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3 Things Nonprofits Need To Know About Working With Creatives

Tips from our Design Director

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Thinking about working with a creative agency? If it's a new experience, it can feel like a big step. For sure, it's time, effort, and money to involve new partners in your work. But done well, it's a rewarding experience, with the results to prove it.

A few weeks ago, I had the privilege to share my experience on this topic as Design Director with a group of nonprofits and designers at AIGA Seattle's Sprout workshop, as part of the Design For Good event series. It was a fun and valuable learning opportunity, so I thought I'd share my thoughts more broadly.

Here's what you need to know about working with a design team.

1. TRUST

Let's talk about trust.

Trust goes both ways. For designers, we should trust that you as our nonprofit partners are the experts in your field. You know your issues and your audiences best. You are doing this important work day in and day out. So we try to be humble and ready to learn, to ask questions and to listen.

Lisewise, it's critical that nonprofits trust that their designer or creative team also knows their field. When we say there is too much text and no one will read it, or it might be better to create a website rather than a newsletter in a particular instance, trust our area of expertise as well.

Ultimately, building trust is about building a relationship. And that means sometimes finding the humor in things. Even when we take the work seriously, it doesn't mean we have to take ourselves seriously. This work can be a lot of fun.

2. BE OPEN

My next recommendation? Be open.

It's very easy to have the exact idea of what you need or want out of a designer or creative team, before ever sitting down to meet. Resist the temptation! While there's plenty you can do to be thoughtful about your goals, you don't want to have everything set in stone beforehand. Be open to hashing ideas out with your creative team because the magic happens in the partnership.

A great example of this comes from our work with the Seattle Theatre Group. Two years ago, they came to us for a digital annual report, and we created a beautiful, exciting and interactive piece. There was not, however, funding to do outreach for the report, so it received less attention that either STG or Pyramid had hoped for. When it came time to prepare a new annual report, we wanted to rethink things. Thanks to the foundation of trust we’d created with STG, they were open to shifting gears. In the end, we collaborated on a strategy that allowed us not only to create a unique digital storytelling vehicle but also to drive traffic to it, and weave in a social media campaign. We’ve been excited to see the substantial increase in visitors to this report.

3. BE STRATEGIC

That sounds easy enough, right?

Collaborating with a creative agency is an opportunity to dig deep and think strategically. Strategic communications align your goals with your efforts to reach the right audience, through the right mediums, with the right messages and materials, at the right time. It amplifies your story and increases your impact. When you have a framework for strategic decision-making, it enhances and empowers all of the creative work that follows.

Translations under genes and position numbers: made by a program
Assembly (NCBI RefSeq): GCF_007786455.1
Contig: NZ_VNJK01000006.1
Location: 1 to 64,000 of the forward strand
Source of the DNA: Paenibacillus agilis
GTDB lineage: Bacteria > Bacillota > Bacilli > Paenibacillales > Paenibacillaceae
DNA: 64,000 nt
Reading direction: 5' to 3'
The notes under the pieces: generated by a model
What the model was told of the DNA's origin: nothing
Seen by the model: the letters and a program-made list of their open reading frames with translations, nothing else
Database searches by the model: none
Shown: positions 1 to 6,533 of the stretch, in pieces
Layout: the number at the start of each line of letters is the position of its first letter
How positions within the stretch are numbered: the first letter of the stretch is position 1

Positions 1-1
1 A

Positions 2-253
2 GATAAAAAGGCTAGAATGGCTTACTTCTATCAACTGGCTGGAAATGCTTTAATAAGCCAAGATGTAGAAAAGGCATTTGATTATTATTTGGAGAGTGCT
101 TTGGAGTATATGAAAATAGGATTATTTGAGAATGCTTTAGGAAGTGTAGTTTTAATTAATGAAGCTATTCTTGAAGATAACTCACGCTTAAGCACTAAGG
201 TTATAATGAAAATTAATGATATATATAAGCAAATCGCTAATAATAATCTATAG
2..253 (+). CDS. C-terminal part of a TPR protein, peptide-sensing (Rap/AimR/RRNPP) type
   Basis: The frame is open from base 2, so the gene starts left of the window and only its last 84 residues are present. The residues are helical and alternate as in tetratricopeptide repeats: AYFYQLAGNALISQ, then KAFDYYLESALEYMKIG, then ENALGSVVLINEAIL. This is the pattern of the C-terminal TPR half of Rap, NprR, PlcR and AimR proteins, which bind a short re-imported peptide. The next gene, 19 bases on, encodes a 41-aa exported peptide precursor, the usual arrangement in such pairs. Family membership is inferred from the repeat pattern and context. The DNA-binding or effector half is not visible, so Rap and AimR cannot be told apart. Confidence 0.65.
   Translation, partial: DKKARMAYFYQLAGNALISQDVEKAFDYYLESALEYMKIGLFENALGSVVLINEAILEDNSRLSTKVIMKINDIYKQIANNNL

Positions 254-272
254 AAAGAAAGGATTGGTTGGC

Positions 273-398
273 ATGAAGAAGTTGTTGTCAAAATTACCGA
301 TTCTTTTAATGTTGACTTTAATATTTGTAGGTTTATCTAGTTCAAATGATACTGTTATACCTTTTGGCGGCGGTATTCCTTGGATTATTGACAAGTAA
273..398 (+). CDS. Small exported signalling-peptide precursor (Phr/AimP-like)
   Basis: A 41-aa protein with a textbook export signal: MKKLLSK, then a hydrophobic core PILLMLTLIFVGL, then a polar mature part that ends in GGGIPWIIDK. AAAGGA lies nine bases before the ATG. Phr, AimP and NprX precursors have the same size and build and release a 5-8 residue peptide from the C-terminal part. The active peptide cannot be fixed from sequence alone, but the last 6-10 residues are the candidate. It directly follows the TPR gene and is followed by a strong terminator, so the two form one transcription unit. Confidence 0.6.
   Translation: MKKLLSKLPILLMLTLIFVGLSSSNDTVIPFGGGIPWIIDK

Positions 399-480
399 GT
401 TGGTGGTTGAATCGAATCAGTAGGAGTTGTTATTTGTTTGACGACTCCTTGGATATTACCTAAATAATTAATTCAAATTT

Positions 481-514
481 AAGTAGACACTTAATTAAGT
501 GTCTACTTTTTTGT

Still, often we skip this step and go right to the "how" before deciding on our goals, clarifying our audiences, or considering our messages. If you tell us, "We need a website," we'll probably ask you, "Why? What are you trying to accomplish?" That's not to say websites are bad ideas! But a website isn't a goal in itself. It's a means to that goal.

Audience research can sound very intimidating, but you already have one of the best focus groups at your fingertips. As you interact with your current donors and volunteers, ask them why they care about this work? What drew them to your issue? How do they consume media? How do they prefer to receive communications from you? What would involve them more? What would drive them away? They may really appreciate having their feedback consulted and it will benefit your work so much.

An example of applying audience research is the New Mexico Breastfeeding Taskforce, a coalition committed to increasing breastfeeding rates. Based on research, we knew that most women in New Mexico want to breastfeed but many don’t because the infrastructure to support breastfeeding outside the home is fractured and, in some cases, nonexistent. As we thought about building a website, it became clear that the target audience was not simply mothers. Instead, it was hospital administrators who can determine whether their hospital provides lactation consultants or a bag of formula. Healthcare professionals who provide guidance and advice to new mothers. Businesses who can choose to provide clean, private spaces to pump and the breaks needed to do so. And the larger community of partners, families, community organizations and religious institutions that can help moms feel supported. We created a website that spoke to those audiences, providing resources for how they can be a part of helping New Mexico breastfeed.

Let’s create magic together

Partnering with a designer is a unique opportunity to look at your communications through a new lens. When we trust each other, are open to new ideas and think strategically, the better the work and the better the experience.

Image Credit: Aidan Jones | Flickr CC BY-SA 2.0.

Karis Cady leads Pyramid’s design team as Design Director, with experience in a range of disciplines, from branding, print and digital design, illustration, and data visualization. When she’s not envisioning new logo concepts in her head, Karis is likely exploring the outdoors with her family. Connect with her on Twitter @Karisima.